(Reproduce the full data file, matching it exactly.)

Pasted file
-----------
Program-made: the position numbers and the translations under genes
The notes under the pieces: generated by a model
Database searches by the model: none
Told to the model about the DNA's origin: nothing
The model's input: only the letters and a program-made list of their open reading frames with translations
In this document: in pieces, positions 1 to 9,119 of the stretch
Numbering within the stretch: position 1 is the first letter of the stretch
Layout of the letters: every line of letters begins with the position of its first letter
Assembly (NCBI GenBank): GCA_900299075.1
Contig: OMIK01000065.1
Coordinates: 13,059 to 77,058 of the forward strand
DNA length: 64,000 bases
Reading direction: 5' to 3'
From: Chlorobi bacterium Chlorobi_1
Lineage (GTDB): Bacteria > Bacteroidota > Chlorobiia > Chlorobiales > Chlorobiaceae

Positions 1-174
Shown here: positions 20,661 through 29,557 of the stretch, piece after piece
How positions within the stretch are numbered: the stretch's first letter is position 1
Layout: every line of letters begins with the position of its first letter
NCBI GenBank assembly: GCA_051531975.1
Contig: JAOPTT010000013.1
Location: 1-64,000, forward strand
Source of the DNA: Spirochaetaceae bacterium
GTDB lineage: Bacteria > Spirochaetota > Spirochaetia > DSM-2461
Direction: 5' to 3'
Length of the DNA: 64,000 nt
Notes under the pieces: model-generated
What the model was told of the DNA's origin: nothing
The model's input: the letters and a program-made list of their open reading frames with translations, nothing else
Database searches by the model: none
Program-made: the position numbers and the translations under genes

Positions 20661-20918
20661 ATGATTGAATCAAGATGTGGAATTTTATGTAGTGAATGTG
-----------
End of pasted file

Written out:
Program-made: the position numbers and the translations under genes
The notes under the pieces: generated by a model
Database searches by the model: none
Told to the model about the DNA's origin: nothing
The model's input: only the letters and a program-made list of their open reading frames with translations
In this document: in pieces, positions 1 to 9,119 of the stretch
Numbering within the stretch: position 1 is the first letter of the stretch
Layout of the letters: every line of letters begins with the position of its first letter
Assembly (NCBI GenBank): GCA_900299075.1
Contig: OMIK01000065.1
Coordinates: 13,059 to 77,058 of the forward strand
DNA length: 64,000 bases
Reading direction: 5' to 3'
From: Chlorobi bacterium Chlorobi_1
Lineage (GTDB): Bacteria > Bacteroidota > Chlorobiia > Chlorobiales > Chlorobiaceae

Positions 1-174
Shown here: positions 20,661 through 29,557 of the stretch, piece after piece
How positions within the stretch are numbered: the stretch's first letter is position 1
Layout: every line of letters begins with the position of its first letter
NCBI GenBank assembly: GCA_051531975.1
Contig: JAOPTT010000013.1
Location: 1-64,000, forward strand
Source of the DNA: Spirochaetaceae bacterium
GTDB lineage: Bacteria > Spirochaetota > Spirochaetia > DSM-2461
Direction: 5' to 3'
Length of the DNA: 64,000 nt
Notes under the pieces: model-generated
What the model was told of the DNA's origin: nothing
The model's input: the letters and a program-made list of their open reading frames with translations, nothing else
Database searches by the model: none
Program-made: the position numbers and the translations under genes

Positions 20661-20918
20661 ATGATTGAATCAAGATGTGGAATTTTATGTAGTGAATGTG